Asymmetry review: A novel that puts a refreshing trust in its readers
Lisa Halliday’s debut novel has three discrete parts, and the reward is in seeing how they connect
Lisa Halliday: a novel of unusual poise, with an unusual structure
In the final section of Lisa Halliday’s tripartite debut novel, Asymmetry, the aged novelist Ezra Blazer is being featured on Desert Island Discs. One of the novel’s three main characters, Blazer chooses Isaac Albéniz’s piano suite Iberia as one of his selections, “because each of the pieces builds on the last, they’re discrete and yet all the richer for being heard together, and you just ache with the mounting intensity of it”. The asymmetries of Halliday’s assured debut, its daring structure placing three distinct sections obliquely alongside each other, might be similarly described, though the experience of Asymmetry is often one of withheld rather than released intensity.
The novel’s first part, “Folly”, traces the uncomfortable, imbalanced relationship between Alice Dodge, an editorial assistant in a major New York publishing firm, and successful older writer Blazer, a character who has garnered much attention in reactions to Halliday’s novel for his close resemblance to Philip Roth. Halliday herself, in fact, has acknowledged Roth’s influence on Blazer in an interview with the New York Times. The degree to which “Folly” may or may not intersect with Halliday’s own life, however, is immaterial, especially since Asymmetry is largely a novel about fiction, about imagination, and about the possibilities and limits of empathy.
In “Folly”, Alice is quiet, apologetic, subject to the gaslighting and power-plays of her older lover, who is by turns manipulative and vulnerable. Only in a few moments do we learn that she herself wants to be a writer, that this relationship is a sort of smothering apprenticeship (at times, Alice’s voice is almost suffocated by passages from books Ezra has recommended to her), though this is in fact key to the novel. At one point, Ezra tells Alice to avoid world affairs in her writing, and to draw instead on her personal life, so that she begins “to consider really rather seriously whether a former choirgirl from Massachusetts might be capable of conjuring the consciousness of a Muslim man”.
The second part of Asymmetry, “Madness”, is Halliday’s attempt to do just that, and it is a testament to the great intelligence of this novel, and to Halliday’s trust in the reader, that she allows us to connect the parts for ourselves, placing each in oblique relation to the other, so that the experience of reading her work is one of feeling the mind gradually light up, recalling echoes, returning signals, mapping its own workings, creating a sort of metafiction of its own.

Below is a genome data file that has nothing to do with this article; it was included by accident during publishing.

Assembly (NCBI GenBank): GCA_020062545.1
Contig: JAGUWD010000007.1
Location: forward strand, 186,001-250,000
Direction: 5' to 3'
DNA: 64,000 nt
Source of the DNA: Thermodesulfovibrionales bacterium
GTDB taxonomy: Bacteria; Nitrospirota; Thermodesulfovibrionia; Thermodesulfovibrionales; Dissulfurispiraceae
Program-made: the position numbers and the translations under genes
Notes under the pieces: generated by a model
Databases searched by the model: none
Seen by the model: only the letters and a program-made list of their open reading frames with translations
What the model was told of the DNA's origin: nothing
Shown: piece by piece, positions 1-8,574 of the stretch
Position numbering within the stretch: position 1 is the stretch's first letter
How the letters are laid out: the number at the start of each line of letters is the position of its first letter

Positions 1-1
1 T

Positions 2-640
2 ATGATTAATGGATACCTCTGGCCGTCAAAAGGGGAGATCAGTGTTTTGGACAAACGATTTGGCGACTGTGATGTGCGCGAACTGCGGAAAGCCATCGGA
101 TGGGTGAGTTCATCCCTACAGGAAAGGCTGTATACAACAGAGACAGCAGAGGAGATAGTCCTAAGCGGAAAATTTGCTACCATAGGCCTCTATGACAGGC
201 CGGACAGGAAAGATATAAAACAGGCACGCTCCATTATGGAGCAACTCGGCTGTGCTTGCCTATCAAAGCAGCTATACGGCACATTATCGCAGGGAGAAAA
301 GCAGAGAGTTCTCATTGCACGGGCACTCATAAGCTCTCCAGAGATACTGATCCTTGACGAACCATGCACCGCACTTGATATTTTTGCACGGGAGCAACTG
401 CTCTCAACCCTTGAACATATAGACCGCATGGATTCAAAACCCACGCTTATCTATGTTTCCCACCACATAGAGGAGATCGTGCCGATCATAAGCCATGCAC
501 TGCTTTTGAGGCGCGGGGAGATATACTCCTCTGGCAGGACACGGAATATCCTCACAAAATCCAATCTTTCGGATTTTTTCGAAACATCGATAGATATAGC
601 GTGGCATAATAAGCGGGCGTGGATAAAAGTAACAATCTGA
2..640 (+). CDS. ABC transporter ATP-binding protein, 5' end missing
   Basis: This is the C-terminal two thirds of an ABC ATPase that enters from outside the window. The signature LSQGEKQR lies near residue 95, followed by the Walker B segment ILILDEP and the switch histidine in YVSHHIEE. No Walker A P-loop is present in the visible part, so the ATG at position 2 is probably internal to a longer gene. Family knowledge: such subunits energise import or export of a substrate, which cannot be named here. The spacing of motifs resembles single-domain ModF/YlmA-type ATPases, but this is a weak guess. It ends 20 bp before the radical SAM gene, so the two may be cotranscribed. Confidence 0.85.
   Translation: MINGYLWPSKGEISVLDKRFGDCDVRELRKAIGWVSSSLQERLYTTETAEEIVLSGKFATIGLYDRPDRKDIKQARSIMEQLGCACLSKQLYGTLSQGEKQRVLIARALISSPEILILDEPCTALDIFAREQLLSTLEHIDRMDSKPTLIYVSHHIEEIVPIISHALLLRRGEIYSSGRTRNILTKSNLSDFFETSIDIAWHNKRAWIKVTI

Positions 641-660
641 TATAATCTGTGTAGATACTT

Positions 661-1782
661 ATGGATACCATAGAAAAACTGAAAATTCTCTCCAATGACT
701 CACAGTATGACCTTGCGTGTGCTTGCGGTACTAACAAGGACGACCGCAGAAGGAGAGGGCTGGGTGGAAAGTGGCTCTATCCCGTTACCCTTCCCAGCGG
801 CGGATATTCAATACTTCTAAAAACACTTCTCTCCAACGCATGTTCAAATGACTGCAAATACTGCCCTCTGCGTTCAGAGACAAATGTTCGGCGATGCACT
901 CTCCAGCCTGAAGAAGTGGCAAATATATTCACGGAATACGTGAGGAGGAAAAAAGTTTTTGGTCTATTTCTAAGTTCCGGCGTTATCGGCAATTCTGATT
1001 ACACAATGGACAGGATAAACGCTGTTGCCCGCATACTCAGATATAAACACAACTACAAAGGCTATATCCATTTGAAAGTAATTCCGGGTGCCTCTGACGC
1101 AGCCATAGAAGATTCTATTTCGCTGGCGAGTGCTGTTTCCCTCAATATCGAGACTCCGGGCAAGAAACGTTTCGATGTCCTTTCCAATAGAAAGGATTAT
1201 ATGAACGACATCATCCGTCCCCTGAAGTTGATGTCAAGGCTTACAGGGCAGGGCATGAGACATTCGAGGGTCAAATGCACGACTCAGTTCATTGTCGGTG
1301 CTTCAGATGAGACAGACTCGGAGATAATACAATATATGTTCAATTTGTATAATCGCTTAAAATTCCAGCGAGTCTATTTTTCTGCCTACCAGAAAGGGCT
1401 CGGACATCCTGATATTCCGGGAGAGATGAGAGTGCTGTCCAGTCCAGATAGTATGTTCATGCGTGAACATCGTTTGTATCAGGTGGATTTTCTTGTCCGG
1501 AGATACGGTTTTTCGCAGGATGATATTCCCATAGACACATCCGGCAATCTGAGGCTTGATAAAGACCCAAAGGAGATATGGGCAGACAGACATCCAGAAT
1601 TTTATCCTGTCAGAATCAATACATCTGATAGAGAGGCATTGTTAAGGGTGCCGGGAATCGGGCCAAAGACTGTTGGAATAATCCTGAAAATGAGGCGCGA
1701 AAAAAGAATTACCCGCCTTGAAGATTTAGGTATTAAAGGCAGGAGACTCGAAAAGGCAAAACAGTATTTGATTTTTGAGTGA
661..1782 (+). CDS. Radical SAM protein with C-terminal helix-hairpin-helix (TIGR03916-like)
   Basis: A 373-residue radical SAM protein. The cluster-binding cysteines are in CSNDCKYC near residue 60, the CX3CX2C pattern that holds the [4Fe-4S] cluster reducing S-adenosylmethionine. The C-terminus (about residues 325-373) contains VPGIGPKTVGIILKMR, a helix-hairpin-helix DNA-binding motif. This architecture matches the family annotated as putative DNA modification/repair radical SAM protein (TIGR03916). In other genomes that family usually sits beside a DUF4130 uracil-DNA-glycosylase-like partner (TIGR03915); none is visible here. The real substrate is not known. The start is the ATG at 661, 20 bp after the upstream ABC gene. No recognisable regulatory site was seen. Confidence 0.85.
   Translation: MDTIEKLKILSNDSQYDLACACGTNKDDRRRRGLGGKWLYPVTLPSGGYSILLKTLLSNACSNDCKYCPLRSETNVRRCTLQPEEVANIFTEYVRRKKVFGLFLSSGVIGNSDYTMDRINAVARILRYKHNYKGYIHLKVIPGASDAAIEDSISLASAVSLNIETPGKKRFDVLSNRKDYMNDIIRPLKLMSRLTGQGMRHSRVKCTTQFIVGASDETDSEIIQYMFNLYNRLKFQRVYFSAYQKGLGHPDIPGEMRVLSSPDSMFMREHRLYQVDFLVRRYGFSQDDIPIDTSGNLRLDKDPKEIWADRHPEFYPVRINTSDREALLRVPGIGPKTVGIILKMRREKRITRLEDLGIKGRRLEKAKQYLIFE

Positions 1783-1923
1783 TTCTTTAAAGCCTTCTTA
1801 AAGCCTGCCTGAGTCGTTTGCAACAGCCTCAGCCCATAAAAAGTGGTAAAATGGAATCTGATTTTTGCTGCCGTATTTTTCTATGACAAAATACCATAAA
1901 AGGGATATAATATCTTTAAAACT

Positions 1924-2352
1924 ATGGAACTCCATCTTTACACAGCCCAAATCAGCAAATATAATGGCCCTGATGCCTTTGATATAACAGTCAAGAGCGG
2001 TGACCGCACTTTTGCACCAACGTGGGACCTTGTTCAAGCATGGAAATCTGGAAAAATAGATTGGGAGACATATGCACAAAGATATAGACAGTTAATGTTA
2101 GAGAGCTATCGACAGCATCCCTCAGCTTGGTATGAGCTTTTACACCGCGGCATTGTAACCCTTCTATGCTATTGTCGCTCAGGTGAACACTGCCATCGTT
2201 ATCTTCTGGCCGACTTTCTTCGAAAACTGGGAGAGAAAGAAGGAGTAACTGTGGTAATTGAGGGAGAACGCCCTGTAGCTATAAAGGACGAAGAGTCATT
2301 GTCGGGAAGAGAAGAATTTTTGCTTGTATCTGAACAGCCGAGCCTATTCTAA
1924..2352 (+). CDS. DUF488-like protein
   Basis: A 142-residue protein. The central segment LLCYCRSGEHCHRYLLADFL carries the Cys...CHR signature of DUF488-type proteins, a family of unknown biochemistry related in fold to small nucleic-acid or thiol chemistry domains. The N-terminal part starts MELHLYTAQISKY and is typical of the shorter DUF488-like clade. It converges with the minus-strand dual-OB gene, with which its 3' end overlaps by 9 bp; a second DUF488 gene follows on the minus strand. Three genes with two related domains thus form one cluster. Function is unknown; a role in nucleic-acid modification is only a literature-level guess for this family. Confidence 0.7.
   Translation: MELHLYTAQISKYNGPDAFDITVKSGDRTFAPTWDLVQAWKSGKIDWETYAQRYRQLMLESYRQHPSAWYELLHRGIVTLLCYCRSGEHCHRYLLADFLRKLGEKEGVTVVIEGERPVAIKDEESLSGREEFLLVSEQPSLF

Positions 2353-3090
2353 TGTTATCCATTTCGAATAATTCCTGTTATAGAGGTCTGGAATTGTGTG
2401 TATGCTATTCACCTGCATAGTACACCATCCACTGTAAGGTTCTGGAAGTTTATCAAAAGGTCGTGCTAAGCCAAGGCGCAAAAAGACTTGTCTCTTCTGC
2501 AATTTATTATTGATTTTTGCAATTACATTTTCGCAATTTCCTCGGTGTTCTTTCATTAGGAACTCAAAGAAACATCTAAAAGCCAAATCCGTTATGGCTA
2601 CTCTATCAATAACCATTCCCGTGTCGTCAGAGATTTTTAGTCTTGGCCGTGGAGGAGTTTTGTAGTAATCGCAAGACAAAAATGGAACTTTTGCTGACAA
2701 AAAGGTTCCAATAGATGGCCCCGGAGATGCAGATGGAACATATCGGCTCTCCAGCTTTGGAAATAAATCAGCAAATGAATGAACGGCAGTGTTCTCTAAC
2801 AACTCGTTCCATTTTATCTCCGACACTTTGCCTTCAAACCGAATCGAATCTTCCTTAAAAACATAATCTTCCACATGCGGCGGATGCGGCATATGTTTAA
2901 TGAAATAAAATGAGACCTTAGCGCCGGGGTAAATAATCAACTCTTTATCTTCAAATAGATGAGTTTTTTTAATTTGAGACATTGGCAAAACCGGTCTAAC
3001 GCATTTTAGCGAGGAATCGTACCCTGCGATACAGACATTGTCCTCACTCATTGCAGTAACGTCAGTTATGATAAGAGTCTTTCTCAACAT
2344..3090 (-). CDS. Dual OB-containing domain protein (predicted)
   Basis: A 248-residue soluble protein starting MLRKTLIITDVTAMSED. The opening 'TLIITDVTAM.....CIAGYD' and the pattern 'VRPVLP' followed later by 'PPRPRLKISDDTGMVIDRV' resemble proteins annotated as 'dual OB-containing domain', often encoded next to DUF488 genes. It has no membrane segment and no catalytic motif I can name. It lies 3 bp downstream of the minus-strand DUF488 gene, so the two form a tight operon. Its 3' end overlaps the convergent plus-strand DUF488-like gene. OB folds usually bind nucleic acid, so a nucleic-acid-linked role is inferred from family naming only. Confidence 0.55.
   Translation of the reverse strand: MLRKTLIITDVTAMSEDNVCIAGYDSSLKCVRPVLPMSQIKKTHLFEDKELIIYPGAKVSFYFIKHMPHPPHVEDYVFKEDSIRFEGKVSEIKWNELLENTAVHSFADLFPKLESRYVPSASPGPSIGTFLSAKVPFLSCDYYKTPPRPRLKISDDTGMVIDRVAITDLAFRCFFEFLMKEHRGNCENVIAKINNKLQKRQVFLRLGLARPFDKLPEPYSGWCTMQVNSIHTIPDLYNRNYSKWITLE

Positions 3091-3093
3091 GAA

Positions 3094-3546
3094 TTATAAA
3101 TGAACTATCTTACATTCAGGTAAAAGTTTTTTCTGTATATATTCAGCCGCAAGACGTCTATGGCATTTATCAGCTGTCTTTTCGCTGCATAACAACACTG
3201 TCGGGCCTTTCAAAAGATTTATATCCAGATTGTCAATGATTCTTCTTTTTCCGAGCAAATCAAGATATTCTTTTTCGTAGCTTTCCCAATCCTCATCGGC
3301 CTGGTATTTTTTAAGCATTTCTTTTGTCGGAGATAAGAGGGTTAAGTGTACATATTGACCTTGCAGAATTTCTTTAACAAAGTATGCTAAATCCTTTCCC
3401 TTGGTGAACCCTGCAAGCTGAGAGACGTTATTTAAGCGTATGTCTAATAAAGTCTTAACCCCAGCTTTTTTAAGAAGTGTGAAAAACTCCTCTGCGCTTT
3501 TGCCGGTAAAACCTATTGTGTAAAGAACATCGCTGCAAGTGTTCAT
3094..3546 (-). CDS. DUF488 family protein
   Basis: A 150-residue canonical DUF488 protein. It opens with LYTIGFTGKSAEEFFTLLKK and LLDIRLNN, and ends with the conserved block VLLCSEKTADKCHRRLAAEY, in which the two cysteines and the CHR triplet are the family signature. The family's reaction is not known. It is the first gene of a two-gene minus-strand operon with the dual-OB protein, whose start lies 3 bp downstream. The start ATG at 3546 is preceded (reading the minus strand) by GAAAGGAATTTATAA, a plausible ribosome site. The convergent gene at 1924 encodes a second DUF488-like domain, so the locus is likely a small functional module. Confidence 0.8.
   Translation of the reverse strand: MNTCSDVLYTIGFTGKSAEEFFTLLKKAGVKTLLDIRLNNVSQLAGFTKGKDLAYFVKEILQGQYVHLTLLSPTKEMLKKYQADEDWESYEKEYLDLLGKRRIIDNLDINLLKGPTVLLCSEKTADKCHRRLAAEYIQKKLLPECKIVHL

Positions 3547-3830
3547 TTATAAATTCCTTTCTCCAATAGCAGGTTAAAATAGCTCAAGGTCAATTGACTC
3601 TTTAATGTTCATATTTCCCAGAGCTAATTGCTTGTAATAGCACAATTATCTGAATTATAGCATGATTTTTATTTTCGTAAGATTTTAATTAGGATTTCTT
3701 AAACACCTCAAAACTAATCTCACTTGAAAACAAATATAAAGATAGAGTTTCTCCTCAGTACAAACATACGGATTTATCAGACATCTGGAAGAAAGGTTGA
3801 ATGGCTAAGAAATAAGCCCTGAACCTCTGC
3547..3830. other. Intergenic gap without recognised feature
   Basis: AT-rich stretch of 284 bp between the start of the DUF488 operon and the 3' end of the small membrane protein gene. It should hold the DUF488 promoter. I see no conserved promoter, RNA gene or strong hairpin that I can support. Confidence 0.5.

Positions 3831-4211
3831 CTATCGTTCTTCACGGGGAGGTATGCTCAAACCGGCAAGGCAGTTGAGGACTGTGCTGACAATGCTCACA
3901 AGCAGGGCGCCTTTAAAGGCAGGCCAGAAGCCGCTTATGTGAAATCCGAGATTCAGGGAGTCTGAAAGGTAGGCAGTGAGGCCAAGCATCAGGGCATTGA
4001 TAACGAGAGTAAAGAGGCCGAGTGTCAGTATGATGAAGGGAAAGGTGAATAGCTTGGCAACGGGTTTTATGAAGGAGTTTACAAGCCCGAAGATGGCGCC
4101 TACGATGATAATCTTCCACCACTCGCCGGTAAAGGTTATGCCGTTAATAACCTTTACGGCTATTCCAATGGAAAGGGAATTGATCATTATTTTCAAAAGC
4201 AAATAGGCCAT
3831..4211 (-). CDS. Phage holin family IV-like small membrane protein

“Madness”, which follows an Iraqi-American man, Amar Ala Jaafari, who is being detained at Heathrow border control, is the novel’s most accomplished section: its prose is spare but unsparing, especially in the matter-of-fact violence it relates. It turns what might have seemed like self-indulgence in “Folly” into a retrospective meditation on empathy and imagination, adding an urgency and political clout to the asymmetries of the title – we are no longer just looking at the (substantial) imbalances of love and money, age and gender; now, these are expanded into global asymmetries of power in terms of race, violence, and privilege.
“Ezra Blazer’s Desert Island Discs”, the final part of the novel, acts as a sort of coda (in fact, it offers a blink-and-you’ll-miss-it clue to Asymmetry’s entire structure). Here, Blazer returns to his characteristic blend of wisdom and patronising arrogance (“I consider my girlfriends my children”), flirting (and eventually leering after) the female interviewer, but never attempting to conclude the novel, the loose ends of which are left tantalisingly untied.
This is a masterfully written book “about the extent to which we’re able to penetrate the looking-glass and imagine a life, indeed a consciousness, that goes some way to reduce the blind spots in our own”. It is difficult to summarise without resorting to dichotomies (it offers one thing, then quickly reverses or questions it), and becomes more fascinating after you’ve finished reading.
In Wallace Stevens’s poem Thirteen Ways of Looking at a Blackbird, the poet writes: “I do not know which to prefer, / The beauty of inflections / Or the beauty of innuendoes, / The blackbird whistling / Or just after.” Halliday’s novel gives us the joy of both inflections and innuendos, the subtlety of its prose being revived as we read by the sounding-off of echoes and memories in the mind. This is a novel of unusual poise, with an unusual structure, but more than this, it places unusual trust in us as readers, asking us to consider our own imagination, our culpability, and ultimately urging us to experiment with the reaches of our empathy.